MIS­CEL­LANY

The Weekend Australian - Review - - Books - TONY MANIATY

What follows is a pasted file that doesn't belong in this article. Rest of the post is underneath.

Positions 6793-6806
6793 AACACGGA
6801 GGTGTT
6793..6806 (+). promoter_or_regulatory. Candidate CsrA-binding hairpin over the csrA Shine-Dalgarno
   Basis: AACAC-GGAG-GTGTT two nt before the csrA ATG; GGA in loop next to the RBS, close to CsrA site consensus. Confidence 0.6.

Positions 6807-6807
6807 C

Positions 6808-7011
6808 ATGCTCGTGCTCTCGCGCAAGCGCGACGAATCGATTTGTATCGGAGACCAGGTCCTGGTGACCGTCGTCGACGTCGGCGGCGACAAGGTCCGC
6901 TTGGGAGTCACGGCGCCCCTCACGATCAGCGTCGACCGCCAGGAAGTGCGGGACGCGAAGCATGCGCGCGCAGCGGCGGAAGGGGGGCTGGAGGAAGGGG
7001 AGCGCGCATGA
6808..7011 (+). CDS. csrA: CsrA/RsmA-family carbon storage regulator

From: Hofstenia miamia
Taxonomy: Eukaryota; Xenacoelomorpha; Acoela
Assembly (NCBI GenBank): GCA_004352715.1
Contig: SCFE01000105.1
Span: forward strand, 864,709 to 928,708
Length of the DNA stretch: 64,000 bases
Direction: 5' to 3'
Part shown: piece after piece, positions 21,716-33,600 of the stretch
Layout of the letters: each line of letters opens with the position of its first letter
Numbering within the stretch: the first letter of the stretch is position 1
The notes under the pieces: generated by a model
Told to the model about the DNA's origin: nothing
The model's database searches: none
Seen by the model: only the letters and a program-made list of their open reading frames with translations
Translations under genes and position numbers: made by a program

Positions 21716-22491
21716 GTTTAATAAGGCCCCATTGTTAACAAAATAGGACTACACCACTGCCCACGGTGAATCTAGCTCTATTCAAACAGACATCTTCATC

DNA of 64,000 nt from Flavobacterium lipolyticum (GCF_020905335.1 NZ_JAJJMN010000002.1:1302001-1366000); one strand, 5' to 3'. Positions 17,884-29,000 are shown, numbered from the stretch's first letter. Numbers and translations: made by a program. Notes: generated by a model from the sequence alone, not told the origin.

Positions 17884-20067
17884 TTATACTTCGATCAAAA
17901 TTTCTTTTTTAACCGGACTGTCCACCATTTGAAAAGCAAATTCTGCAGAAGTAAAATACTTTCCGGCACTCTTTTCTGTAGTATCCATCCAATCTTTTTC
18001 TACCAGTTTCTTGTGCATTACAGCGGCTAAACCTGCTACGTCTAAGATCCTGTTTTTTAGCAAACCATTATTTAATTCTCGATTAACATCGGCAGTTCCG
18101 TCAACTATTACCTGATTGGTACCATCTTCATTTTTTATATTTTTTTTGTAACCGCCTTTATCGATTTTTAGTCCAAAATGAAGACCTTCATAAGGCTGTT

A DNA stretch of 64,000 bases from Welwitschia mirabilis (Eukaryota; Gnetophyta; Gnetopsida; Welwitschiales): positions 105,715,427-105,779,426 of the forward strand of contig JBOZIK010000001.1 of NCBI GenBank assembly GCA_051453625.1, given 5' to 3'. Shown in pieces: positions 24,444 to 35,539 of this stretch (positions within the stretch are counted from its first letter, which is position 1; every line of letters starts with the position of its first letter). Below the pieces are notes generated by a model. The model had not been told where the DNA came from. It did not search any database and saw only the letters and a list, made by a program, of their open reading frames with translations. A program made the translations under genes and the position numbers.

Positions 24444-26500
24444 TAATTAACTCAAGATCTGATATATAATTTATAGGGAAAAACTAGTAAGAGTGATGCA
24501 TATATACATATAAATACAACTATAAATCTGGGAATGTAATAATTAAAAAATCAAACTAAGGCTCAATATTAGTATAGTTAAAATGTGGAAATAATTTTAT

Pi­geons: The Fas­ci­nat­ing Saga of the World’s Most Revered and Re­viled Bird By Andrew D. Blech­man Univer­sity of Queens­land Press, 239pp, $ 32.95 PI­GEONS were the an­cient world’s equiv­a­lent of email: the Greeks sent Olympic re­sults through them to city- states and Julius Cae­sar used them dur­ing his mil­i­tary cam­paigns. Andrew Blech­man’s sweep­ing study shows the much den­i­grated pi­geon not as the de­spoiler of na­tional mon­u­ments but as an ex­tra­or­di­nary fly­ing ma­chine able to stay aloft for 16 hours, and still used in un­der­cover ac­tiv­ity, from drug smug­gling to war­fare. ‘‘ Iraqi in­sur­gents,’’ he re­ports, ‘‘ rely heav­ily on pi­geons to ferry clan­des­tine in­for­ma­tion.’’ The Pol­i­tics of Heaven: Amer­ica in Fear­ful Times By Earl Shor­ris W. W. Nor­ton, 371pp, $ 37.95 ‘‘ DEMOC­RACY is an old and dis­or­derly way of go­ing about life,’’ Earl Shor­ris be­lieves, ‘‘ best when it moves slowly.’’ And, as the Athe­ni­ans knew, when it in­volves lots of dis­cus­sion. Yet in the US, ‘‘ the long siege of rea­son­able di­a­logue’’ is now seen as ‘‘ an im­ped­i­ment to gov­ern­ing and un­nec­es­sary to pol­i­tics’’. In­stead, guided by Ge­orge W. Bush’s ‘‘ sim­plis­tic mes­sianic mind­set’’, says Shor­ris in this wide- rang­ing and provoca­tive text, yes- or- no po­si­tions re­duce crit­i­cal de­bates to talk­back rightor- wrong rants. GOOD­BYE, rural Provence: now Morocco gets the home re­storer’s dream turned night­mare lit­er­ary treat­ment. Part­ners Suzanna Clarke and Sandy McCutcheon buy a di­lap­i­dated Arab- style riad, or court­yard house, in Fez (‘‘ What a ter­ri­bly 19th- cen­tury thing to do,’’ says a friend) and tackle sewer lines, beg­gars and ‘‘ preg­nant bel­lies’’: bulging, damp walls. ‘‘ An­noy­ingly per­fec­tion­ist’’ Clarke (‘‘ the Ce­cil B. De Mille of the show’’) su­per­vises the job while of­fer­ing a brisk com­men­tary on the pit­falls and plea­sures. A House in Fez: Build­ing a Life in the An­cient Heart of Morocco By Suzanna Clarke Vik­ing, 293pp, $ 49.95 Don’t Men­tion the War: The Bri­tish and the Ger­mans Since 1890 By John Rams­den Aba­cus, 444pp, $ 27.95 DE­SPITE the en­tan­gle­ment of their an­ces­tries, the Bri­tish and Ger­mans en­tered the 20th cen­tury with high mu­tual sus­pi­cions. ‘‘ We must go for the Ger­mans,’’ urged the Bri­tish mil­i­tary at­tache in Ber­lin, ‘‘ or they will go for us later.’’ The 1904 An­glo- French en­tente didn’t help, John Rams­den notes in his lively his­tory, and nor did Ger­many’s naval build- up, which led to a flood of in­va­sion nov­els ( in­clud­ing Ersk­ine Childers’s clas­sic The Rid­dle of the Sands ), many of which painted the Ger­mans as blood­thirsty and du­plic­i­tous.

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